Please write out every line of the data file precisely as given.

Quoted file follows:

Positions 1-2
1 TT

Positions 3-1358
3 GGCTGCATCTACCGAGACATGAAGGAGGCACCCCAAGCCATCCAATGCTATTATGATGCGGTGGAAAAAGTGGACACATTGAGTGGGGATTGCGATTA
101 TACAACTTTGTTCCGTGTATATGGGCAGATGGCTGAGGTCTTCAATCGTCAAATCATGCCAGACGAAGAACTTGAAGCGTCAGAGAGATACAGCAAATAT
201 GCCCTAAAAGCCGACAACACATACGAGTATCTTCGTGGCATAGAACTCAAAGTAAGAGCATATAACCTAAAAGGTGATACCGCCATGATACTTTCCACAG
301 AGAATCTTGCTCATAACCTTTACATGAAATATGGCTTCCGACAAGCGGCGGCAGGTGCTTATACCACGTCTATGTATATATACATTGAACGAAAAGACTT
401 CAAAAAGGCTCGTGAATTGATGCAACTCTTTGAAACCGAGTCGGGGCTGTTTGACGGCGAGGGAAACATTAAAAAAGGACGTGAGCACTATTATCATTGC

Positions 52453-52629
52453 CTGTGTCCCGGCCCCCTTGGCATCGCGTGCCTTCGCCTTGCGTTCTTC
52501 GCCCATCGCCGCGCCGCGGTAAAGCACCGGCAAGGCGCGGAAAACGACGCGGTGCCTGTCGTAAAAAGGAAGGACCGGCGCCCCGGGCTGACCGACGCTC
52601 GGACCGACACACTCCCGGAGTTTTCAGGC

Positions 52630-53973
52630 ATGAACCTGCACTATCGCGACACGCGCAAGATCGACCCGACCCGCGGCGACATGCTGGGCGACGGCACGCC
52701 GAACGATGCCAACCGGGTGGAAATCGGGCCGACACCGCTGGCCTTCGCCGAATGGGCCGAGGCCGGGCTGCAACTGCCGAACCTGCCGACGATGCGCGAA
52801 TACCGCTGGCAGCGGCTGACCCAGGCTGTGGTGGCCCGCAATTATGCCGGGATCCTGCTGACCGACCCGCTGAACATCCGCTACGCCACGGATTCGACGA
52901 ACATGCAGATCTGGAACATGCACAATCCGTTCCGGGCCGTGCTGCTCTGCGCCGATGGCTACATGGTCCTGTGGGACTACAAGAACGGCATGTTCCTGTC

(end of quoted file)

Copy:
Positions 1-2
1 TT

Positions 3-1358
3 GGCTGCATCTACCGAGACATGAAGGAGGCACCCCAAGCCATCCAATGCTATTATGATGCGGTGGAAAAAGTGGACACATTGAGTGGGGATTGCGATTA
101 TACAACTTTGTTCCGTGTATATGGGCAGATGGCTGAGGTCTTCAATCGTCAAATCATGCCAGACGAAGAACTTGAAGCGTCAGAGAGATACAGCAAATAT
201 GCCCTAAAAGCCGACAACACATACGAGTATCTTCGTGGCATAGAACTCAAAGTAAGAGCATATAACCTAAAAGGTGATACCGCCATGATACTTTCCACAG
301 AGAATCTTGCTCATAACCTTTACATGAAATATGGCTTCCGACAAGCGGCGGCAGGTGCTTATACCACGTCTATGTATATATACATTGAACGAAAAGACTT
401 CAAAAAGGCTCGTGAATTGATGCAACTCTTTGAAACCGAGTCGGGGCTGTTTGACGGCGAGGGAAACATTAAAAAAGGACGTGAGCACTATTATCATTGC

Positions 52453-52629
52453 CTGTGTCCCGGCCCCCTTGGCATCGCGTGCCTTCGCCTTGCGTTCTTC
52501 GCCCATCGCCGCGCCGCGGTAAAGCACCGGCAAGGCGCGGAAAACGACGCGGTGCCTGTCGTAAAAAGGAAGGACCGGCGCCCCGGGCTGACCGACGCTC
52601 GGACCGACACACTCCCGGAGTTTTCAGGC

Positions 52630-53973
52630 ATGAACCTGCACTATCGCGACACGCGCAAGATCGACCCGACCCGCGGCGACATGCTGGGCGACGGCACGCC
52701 GAACGATGCCAACCGGGTGGAAATCGGGCCGACACCGCTGGCCTTCGCCGAATGGGCCGAGGCCGGGCTGCAACTGCCGAACCTGCCGACGATGCGCGAA
52801 TACCGCTGGCAGCGGCTGACCCAGGCTGTGGTGGCCCGCAATTATGCCGGGATCCTGCTGACCGACCCGCTGAACATCCGCTACGCCACGGATTCGACGA
52901 ACATGCAGATCTGGAACATGCACAATCCGTTCCGGGCCGTGCTGCTCTGCGCCGATGGCTACATGGTCCTGTGGGACTACAAGAACGGCATGTTCCTGTC